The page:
Secondly, Ramon’s mother-in-law passed away. And of course during this period of time, the last thing I wanted Ramon to be worrying about was the Third Order. And I told him so. Of course, he took a few weeks to grieve with his family as is most appropriate. But, around the time of her funeral, he picked up on organizing the Order again with fury. In some ways I wonder if the Holy Spirit didn’t use his situation to also motivate him as well. Now I don’t mean that the Holy Spirit intentionally had arranged for his mother-in-law to pass away and somehow push Ramon into action – of course not - but merely that in God’s wisdom it did happen, so therefore the Holy Spirit determined that it might be a way to help Ramon in his grieving process. Now I could be wrong, of course, and I frequently am, but that’s what I perceive has been happening the past two weeks.
I know, I know. I am getting there. An occasional long sermon is good for the soul.
So with that, here we are on Whitsunday. The day of Pentecost. So, on Thursday, I’m out running and the Holy Spirit is talking to me. And I came to believe that today would be the best day to make a “formal” announcement creating this Third Order. And so we shall.
The Third Order’s name will be the: Knights of Christ and the Temple. The Patron saint will be Our Lady Mary, under a new title, via my authority, as Our Lady of the Knights of Christ and the Temple! I know she has so many titles already, but it was time our denomination gave her one under our own charter. (The beauty of being a bishop is we get to create these wonderful things!!) I was actually quite surprised when Ramon said he wanted Our Lady as the Order’s patron, but I was very pleased! Of course, we are taking some of this from the Knights Templar, they were Franciscans after all, so we have St. Francis helping us to boot! Woo Hoo!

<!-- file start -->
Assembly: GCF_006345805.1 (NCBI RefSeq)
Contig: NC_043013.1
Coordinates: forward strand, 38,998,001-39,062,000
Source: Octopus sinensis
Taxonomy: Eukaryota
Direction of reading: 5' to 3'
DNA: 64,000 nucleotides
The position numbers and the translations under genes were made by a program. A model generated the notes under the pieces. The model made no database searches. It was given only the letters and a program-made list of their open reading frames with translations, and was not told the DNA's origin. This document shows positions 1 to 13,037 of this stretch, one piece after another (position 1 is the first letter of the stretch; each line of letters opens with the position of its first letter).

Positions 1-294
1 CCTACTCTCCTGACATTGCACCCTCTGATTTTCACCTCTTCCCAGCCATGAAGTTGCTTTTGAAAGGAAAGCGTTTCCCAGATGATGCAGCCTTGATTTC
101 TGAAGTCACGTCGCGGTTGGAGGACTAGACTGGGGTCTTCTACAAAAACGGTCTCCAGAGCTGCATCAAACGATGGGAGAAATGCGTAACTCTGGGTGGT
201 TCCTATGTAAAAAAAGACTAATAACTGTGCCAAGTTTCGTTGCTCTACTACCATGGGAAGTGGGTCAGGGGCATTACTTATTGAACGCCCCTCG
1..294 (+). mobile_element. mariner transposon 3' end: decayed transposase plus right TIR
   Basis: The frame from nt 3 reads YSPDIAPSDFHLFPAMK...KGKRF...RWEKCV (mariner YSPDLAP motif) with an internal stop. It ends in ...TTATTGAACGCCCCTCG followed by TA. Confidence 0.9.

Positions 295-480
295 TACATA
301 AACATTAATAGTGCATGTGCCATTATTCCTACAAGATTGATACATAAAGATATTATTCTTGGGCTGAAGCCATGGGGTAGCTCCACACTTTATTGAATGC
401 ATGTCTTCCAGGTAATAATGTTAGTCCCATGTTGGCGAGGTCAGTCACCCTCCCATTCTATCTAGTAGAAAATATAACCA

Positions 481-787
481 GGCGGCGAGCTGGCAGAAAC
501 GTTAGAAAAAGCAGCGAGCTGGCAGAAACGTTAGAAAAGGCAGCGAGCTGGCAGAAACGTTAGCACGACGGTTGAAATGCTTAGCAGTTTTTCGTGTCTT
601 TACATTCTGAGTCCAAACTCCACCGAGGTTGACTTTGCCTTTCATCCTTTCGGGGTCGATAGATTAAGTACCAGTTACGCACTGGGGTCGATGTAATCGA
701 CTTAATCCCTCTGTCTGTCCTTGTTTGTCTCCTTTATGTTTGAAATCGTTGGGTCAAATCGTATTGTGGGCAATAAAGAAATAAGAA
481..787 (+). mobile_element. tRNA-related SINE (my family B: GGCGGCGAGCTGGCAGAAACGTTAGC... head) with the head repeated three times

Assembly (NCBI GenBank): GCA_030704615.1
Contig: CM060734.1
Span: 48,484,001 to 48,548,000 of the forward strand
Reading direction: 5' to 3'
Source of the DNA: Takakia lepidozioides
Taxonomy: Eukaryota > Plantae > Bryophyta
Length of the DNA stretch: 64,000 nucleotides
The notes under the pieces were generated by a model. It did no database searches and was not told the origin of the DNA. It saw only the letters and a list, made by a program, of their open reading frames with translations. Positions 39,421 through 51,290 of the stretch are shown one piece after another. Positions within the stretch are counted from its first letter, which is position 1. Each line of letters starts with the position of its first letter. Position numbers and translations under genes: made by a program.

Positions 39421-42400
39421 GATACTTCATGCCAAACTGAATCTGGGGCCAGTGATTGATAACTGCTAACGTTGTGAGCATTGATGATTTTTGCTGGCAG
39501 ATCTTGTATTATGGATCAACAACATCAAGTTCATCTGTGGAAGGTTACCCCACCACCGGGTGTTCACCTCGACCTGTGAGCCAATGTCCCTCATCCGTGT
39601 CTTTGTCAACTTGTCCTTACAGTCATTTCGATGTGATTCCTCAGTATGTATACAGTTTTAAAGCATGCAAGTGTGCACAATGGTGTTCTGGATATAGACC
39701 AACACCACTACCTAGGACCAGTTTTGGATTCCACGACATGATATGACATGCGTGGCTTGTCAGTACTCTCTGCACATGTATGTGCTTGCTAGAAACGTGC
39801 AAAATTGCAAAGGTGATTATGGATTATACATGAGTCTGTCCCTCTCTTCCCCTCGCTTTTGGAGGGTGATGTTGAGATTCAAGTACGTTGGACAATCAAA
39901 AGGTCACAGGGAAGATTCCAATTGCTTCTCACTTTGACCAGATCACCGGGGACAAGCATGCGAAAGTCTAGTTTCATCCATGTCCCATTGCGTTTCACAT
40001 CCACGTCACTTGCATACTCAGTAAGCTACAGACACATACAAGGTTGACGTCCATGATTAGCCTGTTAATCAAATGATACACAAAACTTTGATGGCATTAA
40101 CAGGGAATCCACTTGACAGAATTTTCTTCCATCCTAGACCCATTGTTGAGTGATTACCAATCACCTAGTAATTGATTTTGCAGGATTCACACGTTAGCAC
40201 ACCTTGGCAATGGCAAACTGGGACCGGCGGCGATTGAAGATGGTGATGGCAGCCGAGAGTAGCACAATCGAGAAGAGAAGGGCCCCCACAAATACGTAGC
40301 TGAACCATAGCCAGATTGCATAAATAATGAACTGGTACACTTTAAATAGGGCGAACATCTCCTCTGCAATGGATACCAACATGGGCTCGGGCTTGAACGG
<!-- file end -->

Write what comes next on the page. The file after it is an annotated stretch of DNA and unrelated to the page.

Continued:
Obviously I don’t have enough time here, and I’ve already rambled on a lot (I can see Abbot Gentzsch fidgeting over there!), so I can’t give you all the details of the order, why we chose the name we did, specific rules and expectations and a plethora of other things; but I can give you some background.
This Order is intended to be a “brotherhood” of men and women who come together to explore mystical, spiritual, esoteric, ways and means in life. A support group, soldier in arms, or fraternity of sorts. Similar to monasticism, they will be united to each other in prayer and meditation. With discipline of daily prayer, meditation and contemplation with some sets of mandatory prayers.
In John 21:25, it says, “And there are also many other things which Jesus did, which if they were written in detail, I suppose that even the world itself would not contain the books that would be written.” We all know of larger libraries, and of a very much larger electronic storing systems, then anything a first century author could’ve imagined. Even if it might be technically true that every single deed Jesus ever did could be written down, and that the books though numerous, would ultimately be finite in number, nevertheless the point remains; the world would not be able to contain them. They would be too explosive. It would be like trying to play a wonderful symphony on a broken piano. It would be like trying to serve a gourmet meal at a snack bar. It would be like God’s breath inside an ordinary human being.